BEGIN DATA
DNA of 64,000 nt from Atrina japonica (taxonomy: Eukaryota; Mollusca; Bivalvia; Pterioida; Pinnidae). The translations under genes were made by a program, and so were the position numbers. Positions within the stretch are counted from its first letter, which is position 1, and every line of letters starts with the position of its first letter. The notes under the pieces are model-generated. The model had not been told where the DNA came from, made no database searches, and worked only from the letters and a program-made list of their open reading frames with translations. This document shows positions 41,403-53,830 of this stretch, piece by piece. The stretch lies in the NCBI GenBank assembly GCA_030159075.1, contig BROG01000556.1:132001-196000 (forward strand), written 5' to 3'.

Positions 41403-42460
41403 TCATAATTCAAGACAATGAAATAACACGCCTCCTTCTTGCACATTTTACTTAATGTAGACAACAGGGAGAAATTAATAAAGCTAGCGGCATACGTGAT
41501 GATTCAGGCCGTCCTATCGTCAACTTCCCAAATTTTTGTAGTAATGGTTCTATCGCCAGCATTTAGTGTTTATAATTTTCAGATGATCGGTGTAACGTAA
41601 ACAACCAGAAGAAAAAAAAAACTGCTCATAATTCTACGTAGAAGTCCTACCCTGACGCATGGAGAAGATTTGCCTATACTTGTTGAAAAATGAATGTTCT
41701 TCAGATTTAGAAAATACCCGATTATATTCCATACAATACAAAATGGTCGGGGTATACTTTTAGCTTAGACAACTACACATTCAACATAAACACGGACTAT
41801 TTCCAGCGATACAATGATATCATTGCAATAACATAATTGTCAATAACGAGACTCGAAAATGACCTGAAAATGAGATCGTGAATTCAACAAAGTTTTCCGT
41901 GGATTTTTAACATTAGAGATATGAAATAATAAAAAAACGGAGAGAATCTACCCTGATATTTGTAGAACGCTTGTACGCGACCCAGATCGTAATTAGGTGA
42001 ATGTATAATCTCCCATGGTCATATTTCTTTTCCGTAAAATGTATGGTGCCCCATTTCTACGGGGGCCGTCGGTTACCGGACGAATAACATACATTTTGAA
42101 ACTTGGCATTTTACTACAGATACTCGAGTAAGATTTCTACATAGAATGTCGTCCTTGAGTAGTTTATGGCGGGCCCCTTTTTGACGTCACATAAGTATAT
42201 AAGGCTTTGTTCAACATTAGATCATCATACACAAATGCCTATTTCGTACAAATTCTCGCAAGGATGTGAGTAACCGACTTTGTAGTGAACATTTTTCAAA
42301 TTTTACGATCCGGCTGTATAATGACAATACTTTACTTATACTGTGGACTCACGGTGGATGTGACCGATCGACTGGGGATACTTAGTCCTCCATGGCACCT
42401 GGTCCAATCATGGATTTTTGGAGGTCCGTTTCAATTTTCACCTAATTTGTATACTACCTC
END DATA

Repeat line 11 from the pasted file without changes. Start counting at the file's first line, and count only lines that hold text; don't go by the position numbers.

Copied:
42201 AAGGCTTTGTTCAACATTAGATCATCATACACAAATGCCTATTTCGTACAAATTCTCGCAAGGATGTGAGTAACCGACTTTGTAGTGAACATTTTTCAAA